AZ Central: Arizona gains smartphone chip designer, jobs
The company, which designs processors used in top smartphones and tablets, establishes a small operation in Chandler.
One of the world’s leading designers of processors used in smartphones and tablets is setting up shop in Arizona.
ARM is leasing space at a city of Chandler tech incubator while it looks for a permanent location that eventually could accommodate more workers, according to a city document.
The company, which was founded in 1990 and is based in the United Kingdom, designs processors and related technologies used in smartphones, tablets and host of other digitally driven products, licensing the technology to other firms that manufacture and market the processors. In May, it was named No. 5 on Forbes’ list of “The World’s Most Innovative Companies.”
ARM, which employs about 3,300 people worldwide, is starting out small in Arizona with 33 employees at the Chandler site near McClintock Drive and Chandler Boulevard while it searches for a permanent location that could accommodate up to 55 workers, according to a report to the Chandler City Council from the city’s economic development staff.
City officials reached out to ARM and offered the space as part of an effort to attract the company to a permanent location in the city, said Micah Miranda, Chandler’s economic development director.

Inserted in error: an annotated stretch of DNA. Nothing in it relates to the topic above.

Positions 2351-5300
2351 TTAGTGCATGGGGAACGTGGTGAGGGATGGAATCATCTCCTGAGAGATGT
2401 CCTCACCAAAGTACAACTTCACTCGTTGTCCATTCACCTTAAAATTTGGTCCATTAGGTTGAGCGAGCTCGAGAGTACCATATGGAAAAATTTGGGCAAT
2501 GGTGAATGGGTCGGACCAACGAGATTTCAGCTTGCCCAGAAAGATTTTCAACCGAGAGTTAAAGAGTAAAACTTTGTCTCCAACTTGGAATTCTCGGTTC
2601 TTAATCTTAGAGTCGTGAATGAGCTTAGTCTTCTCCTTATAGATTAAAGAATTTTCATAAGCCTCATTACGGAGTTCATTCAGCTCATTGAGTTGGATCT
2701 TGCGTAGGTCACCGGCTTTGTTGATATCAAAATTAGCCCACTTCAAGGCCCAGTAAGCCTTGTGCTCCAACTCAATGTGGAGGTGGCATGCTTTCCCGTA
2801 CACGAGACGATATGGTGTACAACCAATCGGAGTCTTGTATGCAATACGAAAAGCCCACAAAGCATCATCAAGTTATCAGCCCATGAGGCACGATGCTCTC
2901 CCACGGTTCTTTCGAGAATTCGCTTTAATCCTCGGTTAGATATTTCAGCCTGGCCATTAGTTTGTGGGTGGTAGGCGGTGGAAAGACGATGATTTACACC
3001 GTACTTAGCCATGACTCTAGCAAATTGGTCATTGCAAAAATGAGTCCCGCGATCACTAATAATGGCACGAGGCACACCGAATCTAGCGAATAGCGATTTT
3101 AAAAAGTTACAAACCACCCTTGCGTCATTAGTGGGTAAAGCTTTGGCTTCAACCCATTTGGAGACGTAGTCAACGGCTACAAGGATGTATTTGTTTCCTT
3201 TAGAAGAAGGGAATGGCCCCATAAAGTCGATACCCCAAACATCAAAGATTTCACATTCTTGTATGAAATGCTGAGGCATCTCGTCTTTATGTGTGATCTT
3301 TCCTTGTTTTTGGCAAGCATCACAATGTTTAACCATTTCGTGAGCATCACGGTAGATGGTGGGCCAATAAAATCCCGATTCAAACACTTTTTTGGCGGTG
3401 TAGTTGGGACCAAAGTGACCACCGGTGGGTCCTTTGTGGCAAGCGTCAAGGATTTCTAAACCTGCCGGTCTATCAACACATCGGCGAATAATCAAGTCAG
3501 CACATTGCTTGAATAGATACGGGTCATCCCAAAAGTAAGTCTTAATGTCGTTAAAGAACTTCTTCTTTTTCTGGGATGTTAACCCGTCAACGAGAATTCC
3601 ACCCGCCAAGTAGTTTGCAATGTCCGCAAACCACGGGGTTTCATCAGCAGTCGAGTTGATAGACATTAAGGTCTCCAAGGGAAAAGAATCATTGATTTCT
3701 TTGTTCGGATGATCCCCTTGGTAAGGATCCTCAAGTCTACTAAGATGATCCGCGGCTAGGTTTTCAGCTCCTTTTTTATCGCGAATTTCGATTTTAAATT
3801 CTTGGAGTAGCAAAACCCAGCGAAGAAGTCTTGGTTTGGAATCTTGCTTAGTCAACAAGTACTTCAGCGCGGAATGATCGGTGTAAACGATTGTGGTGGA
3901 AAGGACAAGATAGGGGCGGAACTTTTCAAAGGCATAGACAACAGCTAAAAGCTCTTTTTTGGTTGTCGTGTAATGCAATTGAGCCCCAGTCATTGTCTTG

As an incentive, the City Council agreed to refund the cost of three months’ rent if ARM permanently locates in Chandler. The total cost of the reimbursement would be $15,560. The city report says the total seven-month lease would cost the company $41,685 without the reimbursement.
Miranda said ARM’s presence would further bolster Chandler’s reputation as a home for technology-driven companies.
“They are really a research-driven organization,” he said. “By some accounts, for every STEM (science, technology, engineering and math) job, there are four ancillary jobs produced….they are very much an economic driver.’’
Phil Hughes, an ARM spokesman, declined to provide further details on its future plans in Chandler or Arizona.
The team that is locating in the Chandler space will develop “future generations” of ARM processors, Hughes said.
The Innovations Incubator, which opened in 2010, provides work space for start-ups and emerging companies working in technology and life sciences fields. About 16 tenants occupy space at the facility, which is more than 90 percent filled, Miranda said.
The city operates the incubator in partnership with the University of Arizona Center for Applied NanoBioscience and Medicine, and the non-profit Small Business Development Center.